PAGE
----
5 Myths Busted About Home Equity Lines of Credit

  • 09 Nov 2018
  • Posted by kpassman

It’s funny how sometimes a myth can be taken as fact if it’s repeated often enough. It can even gain “conventional wisdom” status.

Sometimes it doesn’t matter much. It’s pretty harmless to think a tooth will dissolve overnight in a glass of Coca-Cola, and it may do some good if it keeps you away from the sugary drinks. But believing banking myths can hurt your personal finances – and there’s nothing good about that.

For example, a number of myths swirl around home equity lines of credit (HELOCs), and many of these misrepresent what is actually a safe and secure way to borrow money. With a HELOC, you can access a line of low-interest credit secured by your home’s equity – much like you would with a credit card, only the interest rate is usually much lower than credit card rates.

So today we want to take a few minutes to bust a few HELOC myths – and let you know the truth…

Myth No. 1: You Can Only Use a HELOC to Pay for Home Improvements

It’s true that HELOCs were initially created with home improvements in mind. However, the fact is that you are allowed to use your HELOC to pay for just about anything – from debt consolidation to your children’s college tuition. That said, most advisors think homeowners should use their HELOCs for expenses that add value to your finances. For a list of our own suggestions, click here.

Myth No. 2: A HELOC and a Home Equity Loan Are the Same Thing

With a home equity loan, your lender will provide you with a one-time lump sum. You pay that fixed-interest loan off over time, month by month. With a HELOC, however, the bank extends to you a line of credit that you can draw upon whenever and as often as you like, within your draw period. While the interest rate is generally low (much lower than that of a credit card), it fluctuates along with the prevailing rate.

Myth No. 3: A HELOC Will Hurt Your Credit Score

On its own, a HELOC should not affect your credit score. It shows up to credit scorers no differently than a credit card. But just as with any other debt you incur, late payments on your loan or maxing out your HELOC may affect your credit score. It’s wise to ensure that you do not advance your line over the approved credit limit as this also would reflect on your credit report.

Myth No. 4: You Can Pay Off Your HELOC by Making Minimum Monthly Payments

With most HELOCs, if you make only the minimum payment each month, you’ll only cover the interest. Once the “draw period” – the five to 15-year stretch of time when you can use your HELOC – ends, the principal starts becoming due. Depending on how much you’ve used, that can be a lot of money. So the best strategy, much like with a traditional credit card, is to make much more than the minimum payment each month.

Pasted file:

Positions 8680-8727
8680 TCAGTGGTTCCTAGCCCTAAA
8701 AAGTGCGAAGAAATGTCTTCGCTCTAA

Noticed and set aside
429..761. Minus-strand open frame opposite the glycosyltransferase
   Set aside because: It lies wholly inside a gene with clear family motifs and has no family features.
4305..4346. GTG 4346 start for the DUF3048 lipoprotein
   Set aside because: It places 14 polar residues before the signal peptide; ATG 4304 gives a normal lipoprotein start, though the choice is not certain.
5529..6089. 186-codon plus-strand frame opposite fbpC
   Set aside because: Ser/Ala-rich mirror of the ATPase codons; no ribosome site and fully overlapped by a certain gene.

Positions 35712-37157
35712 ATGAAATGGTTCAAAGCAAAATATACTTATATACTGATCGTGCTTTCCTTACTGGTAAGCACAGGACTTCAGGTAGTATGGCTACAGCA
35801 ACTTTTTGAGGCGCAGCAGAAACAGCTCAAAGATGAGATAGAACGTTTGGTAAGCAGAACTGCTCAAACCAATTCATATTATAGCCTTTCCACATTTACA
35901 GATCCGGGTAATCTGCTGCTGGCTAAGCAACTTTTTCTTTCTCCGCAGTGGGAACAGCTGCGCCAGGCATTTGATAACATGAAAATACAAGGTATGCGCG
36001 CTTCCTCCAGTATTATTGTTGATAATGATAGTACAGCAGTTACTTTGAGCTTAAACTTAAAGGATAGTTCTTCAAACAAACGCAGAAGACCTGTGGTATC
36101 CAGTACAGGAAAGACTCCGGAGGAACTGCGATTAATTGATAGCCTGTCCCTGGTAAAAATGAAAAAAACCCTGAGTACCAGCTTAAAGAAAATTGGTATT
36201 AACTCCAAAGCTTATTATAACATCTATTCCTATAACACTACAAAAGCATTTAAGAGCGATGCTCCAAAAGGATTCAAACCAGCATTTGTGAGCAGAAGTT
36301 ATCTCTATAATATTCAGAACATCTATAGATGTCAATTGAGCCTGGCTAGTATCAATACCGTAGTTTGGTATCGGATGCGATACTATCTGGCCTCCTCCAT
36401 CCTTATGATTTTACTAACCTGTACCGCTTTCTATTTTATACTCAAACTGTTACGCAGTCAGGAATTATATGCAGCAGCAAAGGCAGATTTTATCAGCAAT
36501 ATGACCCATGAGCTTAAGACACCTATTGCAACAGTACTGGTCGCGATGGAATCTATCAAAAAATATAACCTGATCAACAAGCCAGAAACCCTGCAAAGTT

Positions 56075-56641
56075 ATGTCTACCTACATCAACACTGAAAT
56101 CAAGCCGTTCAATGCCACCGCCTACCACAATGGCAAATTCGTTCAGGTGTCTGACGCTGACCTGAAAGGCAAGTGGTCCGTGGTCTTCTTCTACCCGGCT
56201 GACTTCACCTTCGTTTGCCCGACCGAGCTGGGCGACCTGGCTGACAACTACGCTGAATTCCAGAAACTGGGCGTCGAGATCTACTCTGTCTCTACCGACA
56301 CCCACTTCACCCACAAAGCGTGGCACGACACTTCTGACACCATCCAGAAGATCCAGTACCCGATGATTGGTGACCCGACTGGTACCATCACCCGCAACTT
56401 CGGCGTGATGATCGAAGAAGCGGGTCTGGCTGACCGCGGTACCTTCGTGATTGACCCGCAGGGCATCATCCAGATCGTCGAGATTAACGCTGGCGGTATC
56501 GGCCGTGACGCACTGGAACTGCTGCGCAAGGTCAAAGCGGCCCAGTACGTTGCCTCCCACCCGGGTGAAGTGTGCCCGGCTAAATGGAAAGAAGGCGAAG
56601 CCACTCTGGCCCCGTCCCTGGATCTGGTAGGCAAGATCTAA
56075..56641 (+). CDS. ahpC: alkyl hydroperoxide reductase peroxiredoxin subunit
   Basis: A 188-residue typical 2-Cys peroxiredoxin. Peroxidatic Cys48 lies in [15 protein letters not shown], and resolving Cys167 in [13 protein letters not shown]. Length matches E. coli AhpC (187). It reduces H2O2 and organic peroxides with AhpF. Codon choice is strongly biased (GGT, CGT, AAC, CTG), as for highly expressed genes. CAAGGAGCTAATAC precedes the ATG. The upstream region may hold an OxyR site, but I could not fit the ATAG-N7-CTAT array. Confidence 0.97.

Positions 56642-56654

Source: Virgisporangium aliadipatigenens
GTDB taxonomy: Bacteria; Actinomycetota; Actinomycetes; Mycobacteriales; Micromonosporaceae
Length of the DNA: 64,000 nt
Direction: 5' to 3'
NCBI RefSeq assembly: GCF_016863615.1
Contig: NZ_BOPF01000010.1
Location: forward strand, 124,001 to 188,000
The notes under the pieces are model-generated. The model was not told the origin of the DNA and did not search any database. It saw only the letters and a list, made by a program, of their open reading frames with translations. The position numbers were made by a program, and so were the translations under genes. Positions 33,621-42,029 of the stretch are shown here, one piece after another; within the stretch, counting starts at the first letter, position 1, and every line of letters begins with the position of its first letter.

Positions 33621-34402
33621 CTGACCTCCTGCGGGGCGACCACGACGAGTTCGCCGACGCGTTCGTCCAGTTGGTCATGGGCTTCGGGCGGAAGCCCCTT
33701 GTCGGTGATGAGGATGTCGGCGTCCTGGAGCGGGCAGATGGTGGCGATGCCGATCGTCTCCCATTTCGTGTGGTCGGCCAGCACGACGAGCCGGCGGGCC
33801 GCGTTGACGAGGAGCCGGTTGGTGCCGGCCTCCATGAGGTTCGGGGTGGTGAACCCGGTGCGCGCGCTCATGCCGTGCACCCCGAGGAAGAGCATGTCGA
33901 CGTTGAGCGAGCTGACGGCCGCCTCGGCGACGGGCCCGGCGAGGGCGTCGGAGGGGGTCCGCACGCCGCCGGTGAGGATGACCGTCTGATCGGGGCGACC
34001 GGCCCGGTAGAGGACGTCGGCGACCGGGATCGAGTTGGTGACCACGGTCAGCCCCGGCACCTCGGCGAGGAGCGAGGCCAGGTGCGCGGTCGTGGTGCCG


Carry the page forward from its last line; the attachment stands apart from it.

Myth No. 5: HELOCs Are Difficult to Get

Because banks are more stringent with making HELOC loans than they were before the financial crisis, many consumers assume they’re impossible to get. The fact is, however, many current homeowners can qualify for a HELOC. Banks are tougher than they used to be, but they’re still making many, many loans of all sorts to qualified customers. Plus, you can apply for a HELOC nearly immediately after you buy your home.

Taking out a HELOC is not risk-free. But if you use your HELOC conservatively and pay more than the minimum due each month, it is among the best loan options out there. 

If you’re ready to apply for a HELOC, or for more information, please contact us

Written by Kathy Passman
Kathy Passman is the Vice President, Consumer Lending Manager at Howard Bank. She 
has lead the Consumer Lending Department since 2012 and holds over 20 years of experience in the industry. 

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Should You Use Your Home Equity Line of Credit For That?

  • 08 Nov 2018
  • Posted by kpassman

We’ve all heard the stories about people, before the 2008-’09 financial crisis, using their homes as “ATMs.” I’m talking about homeowners using the equity in their homes to pay for luxuries – jewelry, vacations, even cosmetic surgery.

That’s poor financial management, and a lot of those folks got themselves in real trouble. Today, most homeowners seem to have learned that lesson. Instead, when homeowners do take out a HELOC, it's often being used solely as an emergency fund.

But this approach may not be the wisest choice for your money, either. There is, in fact, a middle ground between abusing the credit your home equity affords you and using it wisely.

What Is a HELOC?

A HELOC is different from a home equity loan, in which you get a lump sum amount, then pay it back according to a schedule. A HELOC makes a percentage of your home’s value available for five to 15 years, and its interest rate adjusts with the market. When it expires, you only pay for what you’ve used – then it disappears with no additional expenses.

Any loan or line of credit carries some risk, and a HELOC, for which you use your home as collateral, is no different. But if you are savvy and conservative, a HELOC is a safe and secure way to pay for a number of life’s major expenses. Let’s take a look at a few of them…

College Tuition